Program not printing anything

I am a newbie so please don’t use much jargon. My graphic card is Nvdia Geforce 940MX , my cuda version is CUDA 11.4. And I am running this code from visual studio 2019.

#include “cuda_runtime.h”
#include “device_launch_parameters.h”

#include <stdio.h>

global void unique_gid_calculation_2d(int* data)
{
int tid = threadIdx.x;
int block_offset = blockIdx.x * blockDim.x;

int row_offset = blockDim.x * gridDim.x * blockIdx.y;

int gid = row_offset + block_offset + tid;
printf("blockIdx.x : %d, blockIdx.y : %d, threadIdx.x : %d, gid : %d - data : %d \n",
	blockIdx.x, blockIdx.y, tid, gid, data[gid]);

}

int main() {

int array_size = 16;
int array_byte_size = sizeof(int) * array_size;
int h_data[] = { 23,9,4,53,65,12,1,33,22,43,56,4,76,81,94,32 };

int* d_data;
cudaMalloc((void**)&d_data, array_byte_size);
cudaMemcpy(d_data, h_data, array_byte_size, cudaMemcpyHostToDevice);
dim3 block(4);
dim3 grid(2,2);
unique_gid_calculation_2d << < grid, block >> >(d_data);
cudaDeviceSynchronize();
cudaDeviceReset();
return 0;

}

problem is that this code doesn’t print anything. Any reason why this the case?

What happens when you run the executable under control of cuda-memcheck? I built and ran the program and it outputs this:

blockIdx.x : 1, blockIdx.y : 0, threadIdx.x : 0, gid : 4 - data : 65
blockIdx.x : 1, blockIdx.y : 0, threadIdx.x : 1, gid : 5 - data : 12
blockIdx.x : 1, blockIdx.y : 0, threadIdx.x : 2, gid : 6 - data : 1
blockIdx.x : 1, blockIdx.y : 0, threadIdx.x : 3, gid : 7 - data : 33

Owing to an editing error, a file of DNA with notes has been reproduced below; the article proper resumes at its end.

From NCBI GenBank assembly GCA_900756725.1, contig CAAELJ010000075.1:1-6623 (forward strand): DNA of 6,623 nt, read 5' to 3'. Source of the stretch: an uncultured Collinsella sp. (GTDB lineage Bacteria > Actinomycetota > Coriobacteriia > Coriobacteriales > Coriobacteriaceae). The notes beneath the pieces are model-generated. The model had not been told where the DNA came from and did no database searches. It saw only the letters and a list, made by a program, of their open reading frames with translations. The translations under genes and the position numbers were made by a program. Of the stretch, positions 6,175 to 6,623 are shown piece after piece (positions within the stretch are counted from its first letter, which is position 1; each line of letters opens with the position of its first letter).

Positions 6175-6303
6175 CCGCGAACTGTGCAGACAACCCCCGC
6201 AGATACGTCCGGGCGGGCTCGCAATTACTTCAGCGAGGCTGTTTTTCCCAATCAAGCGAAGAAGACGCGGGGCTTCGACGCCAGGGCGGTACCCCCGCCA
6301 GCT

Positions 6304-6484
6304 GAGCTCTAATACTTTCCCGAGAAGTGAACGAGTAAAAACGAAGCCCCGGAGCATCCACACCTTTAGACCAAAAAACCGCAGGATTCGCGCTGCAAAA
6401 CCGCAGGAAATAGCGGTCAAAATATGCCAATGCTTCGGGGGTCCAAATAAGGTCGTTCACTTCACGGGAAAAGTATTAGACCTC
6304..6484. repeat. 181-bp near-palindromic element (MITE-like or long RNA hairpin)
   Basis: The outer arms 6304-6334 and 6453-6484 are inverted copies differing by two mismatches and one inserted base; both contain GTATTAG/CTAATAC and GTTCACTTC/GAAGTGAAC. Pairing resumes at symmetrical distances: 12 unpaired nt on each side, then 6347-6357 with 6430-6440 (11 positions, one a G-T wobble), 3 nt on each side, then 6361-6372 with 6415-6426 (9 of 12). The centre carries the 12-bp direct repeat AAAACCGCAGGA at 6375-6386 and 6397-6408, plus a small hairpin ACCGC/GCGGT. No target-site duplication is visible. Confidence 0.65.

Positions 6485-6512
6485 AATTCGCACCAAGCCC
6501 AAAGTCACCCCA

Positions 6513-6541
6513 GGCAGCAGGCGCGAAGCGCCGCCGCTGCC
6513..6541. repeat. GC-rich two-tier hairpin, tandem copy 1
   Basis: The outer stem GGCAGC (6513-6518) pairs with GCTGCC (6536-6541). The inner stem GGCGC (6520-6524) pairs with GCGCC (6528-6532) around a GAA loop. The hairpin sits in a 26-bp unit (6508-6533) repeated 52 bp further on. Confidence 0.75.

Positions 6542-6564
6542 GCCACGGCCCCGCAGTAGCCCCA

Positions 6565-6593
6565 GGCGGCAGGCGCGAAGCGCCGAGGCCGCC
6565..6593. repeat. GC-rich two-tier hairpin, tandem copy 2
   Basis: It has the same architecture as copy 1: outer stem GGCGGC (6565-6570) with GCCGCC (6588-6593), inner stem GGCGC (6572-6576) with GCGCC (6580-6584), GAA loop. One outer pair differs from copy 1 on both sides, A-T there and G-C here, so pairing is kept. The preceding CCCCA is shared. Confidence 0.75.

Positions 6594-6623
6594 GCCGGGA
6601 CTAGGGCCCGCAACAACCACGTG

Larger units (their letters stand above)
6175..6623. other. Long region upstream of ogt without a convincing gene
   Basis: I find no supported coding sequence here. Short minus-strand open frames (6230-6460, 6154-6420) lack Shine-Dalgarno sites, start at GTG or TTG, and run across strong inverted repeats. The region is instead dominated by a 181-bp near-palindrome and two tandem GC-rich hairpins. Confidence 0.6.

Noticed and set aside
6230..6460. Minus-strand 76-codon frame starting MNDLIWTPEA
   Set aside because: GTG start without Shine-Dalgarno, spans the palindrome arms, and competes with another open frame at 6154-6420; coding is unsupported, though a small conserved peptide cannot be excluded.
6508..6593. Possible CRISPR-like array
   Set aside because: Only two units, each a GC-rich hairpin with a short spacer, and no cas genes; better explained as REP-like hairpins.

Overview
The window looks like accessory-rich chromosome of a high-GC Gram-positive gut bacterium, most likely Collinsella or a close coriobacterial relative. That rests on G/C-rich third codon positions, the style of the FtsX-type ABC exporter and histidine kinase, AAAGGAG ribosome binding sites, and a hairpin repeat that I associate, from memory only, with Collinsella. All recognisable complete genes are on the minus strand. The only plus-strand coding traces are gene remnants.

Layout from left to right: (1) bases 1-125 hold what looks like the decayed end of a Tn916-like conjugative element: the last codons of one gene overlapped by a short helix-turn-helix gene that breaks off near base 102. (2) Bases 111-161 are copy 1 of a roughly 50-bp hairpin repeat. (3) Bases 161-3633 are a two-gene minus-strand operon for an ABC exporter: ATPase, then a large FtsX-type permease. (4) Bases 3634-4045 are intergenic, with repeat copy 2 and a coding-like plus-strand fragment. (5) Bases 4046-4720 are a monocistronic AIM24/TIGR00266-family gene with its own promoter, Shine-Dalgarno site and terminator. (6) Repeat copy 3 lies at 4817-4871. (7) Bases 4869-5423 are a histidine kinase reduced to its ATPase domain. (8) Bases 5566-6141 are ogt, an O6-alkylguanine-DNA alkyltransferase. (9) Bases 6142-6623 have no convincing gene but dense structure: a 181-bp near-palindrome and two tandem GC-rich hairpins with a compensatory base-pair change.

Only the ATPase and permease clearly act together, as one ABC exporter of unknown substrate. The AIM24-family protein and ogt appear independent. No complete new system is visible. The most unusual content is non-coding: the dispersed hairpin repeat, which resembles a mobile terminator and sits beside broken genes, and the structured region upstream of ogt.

blockIdx.x : 1, blockIdx.y : 1, threadIdx.x : 0, gid : 12 - data : 76
blockIdx.x : 1, blockIdx.y : 1, threadIdx.x : 1, gid : 13 - data : 81
blockIdx.x : 1, blockIdx.y : 1, threadIdx.x : 2, gid : 14 - data : 94
blockIdx.x : 1, blockIdx.y : 1, threadIdx.x : 3, gid : 15 - data : 32
blockIdx.x : 0, blockIdx.y : 1, threadIdx.x : 0, gid : 8 - data : 22
blockIdx.x : 0, blockIdx.y : 1, threadIdx.x : 1, gid : 9 - data : 43
blockIdx.x : 0, blockIdx.y : 1, threadIdx.x : 2, gid : 10 - data : 56
blockIdx.x : 0, blockIdx.y : 1, threadIdx.x : 3, gid : 11 - data : 4
blockIdx.x : 0, blockIdx.y : 0, threadIdx.x : 0, gid : 0 - data : 23
blockIdx.x : 0, blockIdx.y : 0, threadIdx.x : 1, gid : 1 - data : 9
blockIdx.x : 0, blockIdx.y : 0, threadIdx.x : 2, gid : 2 - data : 4
blockIdx.x : 0, blockIdx.y : 0, threadIdx.x : 3, gid : 3 - data : 53

I am using visual studio…I don’t know how to do that, here on my device it isn’t printing

I don’t use IDEs. As I recall, for console apps Visual Studio will open a console window to receive the output and by default this window closes as soon as the program terminates. Which in this case would be immediately. Could that be the issue? What happens if you just use a “Hello, World” program without any device code?

Visual Studio has an option somewhere (under Debugging Options?) to keep the console window open on program termination.

Well in that case… Can you give a source or website where I can find all command line commands for cuda compilation and also suggest a good text editor

Everybody has different ideas as to what makes for a good editor. I have been using Emacs for the past 30 years.

How to operate nvcc from the command line is described in the official docs for it:

https://docs.nvidia.com/cuda/cuda-compiler-driver-nvcc/index.html

For your example code I simply used this:

nvcc -o doesnt_print.exe doesnt_print.cu

Any time you are having trouble with a CUDA code, I recommend using proper CUDA error checking.

Google “proper CUDA error checking”, and take the first hit, and apply it to your code, then compile and run again.

My guess is you are running into this. Please don’t just read the first sentence of that and start asking questions. The entire answer may be useful. I’m not suggesting your device is of compute capability 3.0 or below. Specifically your device is compute capability 5.0 and CUDA 11 compiles for compute capability 5.2 by default. All of these topics (“what is compute capability?”, “how do I set compute capability in visual studio?” etc.) are covered in questions in various forum threads, so a bit of searching will likely produce useful info.